Owners can take measures to hold the entire team accountable throughout the design and bidding process. For example, having an owner’s representative or independent cost manager on the team can provide valuable oversight, cost control and guidance to the owner, allowing the opportunity for informed decisions during those early stages, setting up the project for success.
Strategic planning for technology
Another major cost component to healthcare projects is medical equipment and technology. It is difficult to use benchmark data when developing budgets for these components because technology changes so quickly. The patients’ needs and services planned for a particular facility also can change over the years, which makes planning for equipment and technology particularly challenging.
Technology is no longer an afterthought in healthcare projects. It has become a major component of design and construction, and to successfully navigate the evolving landscape, owners and managers can adopt a strategic approach.
Like the early trade partners mentioned above, there are benefits to bringing on technology consultants, the IT department and designers for this scope as early as possible. This approach not only helps with developing the correct scope but can aid in the technology implementation process down the road.
Another strategic approach for planning and budgeting is to delay technology decisions until as late in the design and construction process as possible to accommodate last-minute changes and emerging innovations.
As technology continues to advance and transform healthcare spaces, minimum technology requirements might become standard across healthcare systems and campuses. Standardization allows all facilities to operate in the same way, and it enables more accurate cost predictability when it comes to budgeting.
Data and artificial intelligence (AI) are becoming pivotal in hospital operations, informing decisions on equipment, renovation needs and even sustainability metrics. Machine-learning algorithms can predict when hospital equipment is likely to fail or require maintenance, and AI can analyze the costs and benefits of upgrading to newer equipment compared to maintaining the existing.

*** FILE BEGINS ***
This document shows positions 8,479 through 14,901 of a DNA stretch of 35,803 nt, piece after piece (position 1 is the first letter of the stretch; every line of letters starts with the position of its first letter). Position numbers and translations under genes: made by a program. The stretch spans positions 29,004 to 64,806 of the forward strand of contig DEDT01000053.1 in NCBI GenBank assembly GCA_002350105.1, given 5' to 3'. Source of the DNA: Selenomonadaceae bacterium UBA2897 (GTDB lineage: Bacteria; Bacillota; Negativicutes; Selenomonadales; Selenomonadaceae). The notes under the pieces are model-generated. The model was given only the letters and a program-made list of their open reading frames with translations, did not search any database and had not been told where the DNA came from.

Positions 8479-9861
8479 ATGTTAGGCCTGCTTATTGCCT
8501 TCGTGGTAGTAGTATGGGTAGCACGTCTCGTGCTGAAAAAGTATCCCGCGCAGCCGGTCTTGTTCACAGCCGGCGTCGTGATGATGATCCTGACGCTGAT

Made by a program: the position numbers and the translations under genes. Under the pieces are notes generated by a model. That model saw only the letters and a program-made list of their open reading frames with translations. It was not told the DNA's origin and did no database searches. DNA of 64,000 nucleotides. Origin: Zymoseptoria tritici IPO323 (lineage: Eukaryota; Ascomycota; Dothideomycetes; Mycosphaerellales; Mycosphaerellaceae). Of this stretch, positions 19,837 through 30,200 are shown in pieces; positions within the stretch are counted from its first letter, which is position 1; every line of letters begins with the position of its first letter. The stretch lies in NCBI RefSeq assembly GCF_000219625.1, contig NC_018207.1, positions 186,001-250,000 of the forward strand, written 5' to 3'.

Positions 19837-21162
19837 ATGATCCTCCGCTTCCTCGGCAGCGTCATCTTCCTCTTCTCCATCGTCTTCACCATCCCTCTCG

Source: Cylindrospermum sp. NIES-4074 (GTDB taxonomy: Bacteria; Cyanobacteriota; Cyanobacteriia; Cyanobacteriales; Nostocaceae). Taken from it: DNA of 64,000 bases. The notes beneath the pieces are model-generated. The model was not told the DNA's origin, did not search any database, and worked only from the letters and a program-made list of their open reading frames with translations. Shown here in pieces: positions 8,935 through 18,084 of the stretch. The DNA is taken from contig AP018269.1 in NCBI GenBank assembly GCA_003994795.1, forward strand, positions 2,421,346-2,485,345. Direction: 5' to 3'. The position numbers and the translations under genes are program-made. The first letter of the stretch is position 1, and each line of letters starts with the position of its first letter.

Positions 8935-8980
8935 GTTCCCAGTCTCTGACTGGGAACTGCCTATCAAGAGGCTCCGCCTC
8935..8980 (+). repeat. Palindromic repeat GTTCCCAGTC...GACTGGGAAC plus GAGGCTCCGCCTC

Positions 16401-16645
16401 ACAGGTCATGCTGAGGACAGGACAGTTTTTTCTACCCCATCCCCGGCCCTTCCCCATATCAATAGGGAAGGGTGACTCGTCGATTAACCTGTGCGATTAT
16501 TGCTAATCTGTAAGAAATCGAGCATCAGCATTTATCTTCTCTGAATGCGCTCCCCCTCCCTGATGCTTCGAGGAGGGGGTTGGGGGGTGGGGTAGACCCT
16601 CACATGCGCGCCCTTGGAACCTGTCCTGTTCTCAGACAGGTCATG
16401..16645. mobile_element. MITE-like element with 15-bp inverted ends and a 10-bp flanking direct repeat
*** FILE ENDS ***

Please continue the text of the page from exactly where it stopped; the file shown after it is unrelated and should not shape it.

AI is becoming a transformative force in the healthcare sector, offering hospitals the tools they need to operate more efficiently, improve patient care and adapt to changing environments.
Healthcare facility owners and managers are faced with an array of challenges when it comes to construction, from escalating costs and labor shortages to the swift pace of technological changes. To address these complexities, the healthcare sector is adapting.
As AI and technology become more integral to hospital operations, healthcare facilities are developing strategic approaches to balance scope, budget and futureproofing. With thoughtful planning and effective expertise starting in the project’s early stages, healthcare systems can navigate these challenges and set up their projects for long-term success.
Jordan Miller is an associate principal for Rider Levett Bucknall, which provides project management, construction cost consulting and related property and construction advisory services. She has 10 years of experience with healthcare projects of varying scales including new build, renovation and expansion.